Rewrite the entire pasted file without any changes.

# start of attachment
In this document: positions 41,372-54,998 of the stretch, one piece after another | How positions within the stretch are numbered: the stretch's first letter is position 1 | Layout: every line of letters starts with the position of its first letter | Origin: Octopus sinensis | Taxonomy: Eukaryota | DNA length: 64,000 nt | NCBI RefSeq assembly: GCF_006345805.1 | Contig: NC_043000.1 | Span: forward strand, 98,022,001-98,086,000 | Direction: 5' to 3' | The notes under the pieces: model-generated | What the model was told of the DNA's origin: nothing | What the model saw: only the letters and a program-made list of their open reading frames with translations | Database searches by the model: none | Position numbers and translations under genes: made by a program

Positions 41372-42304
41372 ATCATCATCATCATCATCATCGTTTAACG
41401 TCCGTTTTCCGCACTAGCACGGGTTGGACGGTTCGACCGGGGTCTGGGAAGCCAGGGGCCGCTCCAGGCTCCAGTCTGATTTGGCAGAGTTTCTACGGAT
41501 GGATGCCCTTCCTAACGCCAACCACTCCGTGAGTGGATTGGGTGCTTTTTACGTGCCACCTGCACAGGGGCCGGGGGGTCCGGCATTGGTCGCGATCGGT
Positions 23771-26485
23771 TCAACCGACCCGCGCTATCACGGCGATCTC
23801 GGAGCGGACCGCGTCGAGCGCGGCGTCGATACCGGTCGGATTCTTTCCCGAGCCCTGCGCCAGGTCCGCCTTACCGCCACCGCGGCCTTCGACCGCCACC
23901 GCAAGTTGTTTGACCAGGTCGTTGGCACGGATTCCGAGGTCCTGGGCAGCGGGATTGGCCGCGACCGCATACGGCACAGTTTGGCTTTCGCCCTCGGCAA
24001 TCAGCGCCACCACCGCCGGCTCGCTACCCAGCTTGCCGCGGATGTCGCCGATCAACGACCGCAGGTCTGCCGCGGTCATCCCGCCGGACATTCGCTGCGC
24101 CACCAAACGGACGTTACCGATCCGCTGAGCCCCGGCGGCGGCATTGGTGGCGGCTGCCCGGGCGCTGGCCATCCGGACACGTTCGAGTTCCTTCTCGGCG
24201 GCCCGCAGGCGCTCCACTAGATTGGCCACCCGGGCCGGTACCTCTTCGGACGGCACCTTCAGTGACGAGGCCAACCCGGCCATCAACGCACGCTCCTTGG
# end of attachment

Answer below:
In this document: positions 41,372-54,998 of the stretch, one piece after another | How positions within the stretch are numbered: the stretch's first letter is position 1 | Layout: every line of letters starts with the position of its first letter | Origin: Octopus sinensis | Taxonomy: Eukaryota | DNA length: 64,000 nt | NCBI RefSeq assembly: GCF_006345805.1 | Contig: NC_043000.1 | Span: forward strand, 98,022,001-98,086,000 | Direction: 5' to 3' | The notes under the pieces: model-generated | What the model was told of the DNA's origin: nothing | What the model saw: only the letters and a program-made list of their open reading frames with translations | Database searches by the model: none | Position numbers and translations under genes: made by a program

Positions 41372-42304
41372 ATCATCATCATCATCATCATCGTTTAACG
41401 TCCGTTTTCCGCACTAGCACGGGTTGGACGGTTCGACCGGGGTCTGGGAAGCCAGGGGCCGCTCCAGGCTCCAGTCTGATTTGGCAGAGTTTCTACGGAT
41501 GGATGCCCTTCCTAACGCCAACCACTCCGTGAGTGGATTGGGTGCTTTTTACGTGCCACCTGCACAGGGGCCGGGGGGTCCGGCATTGGTCGCGATCGGT
Positions 23771-26485
23771 TCAACCGACCCGCGCTATCACGGCGATCTC
23801 GGAGCGGACCGCGTCGAGCGCGGCGTCGATACCGGTCGGATTCTTTCCCGAGCCCTGCGCCAGGTCCGCCTTACCGCCACCGCGGCCTTCGACCGCCACC
23901 GCAAGTTGTTTGACCAGGTCGTTGGCACGGATTCCGAGGTCCTGGGCAGCGGGATTGGCCGCGACCGCATACGGCACAGTTTGGCTTTCGCCCTCGGCAA
24001 TCAGCGCCACCACCGCCGGCTCGCTACCCAGCTTGCCGCGGATGTCGCCGATCAACGACCGCAGGTCTGCCGCGGTCATCCCGCCGGACATTCGCTGCGC
24101 CACCAAACGGACGTTACCGATCCGCTGAGCCCCGGCGGCGGCATTGGTGGCGGCTGCCCGGGCGCTGGCCATCCGGACACGTTCGAGTTCCTTCTCGGCG
24201 GCCCGCAGGCGCTCCACTAGATTGGCCACCCGGGCCGGTACCTCTTCGGACGGCACCTTCAGTGACGAGGCCAACCCGGCCATCAACGCACGCTCCTTGG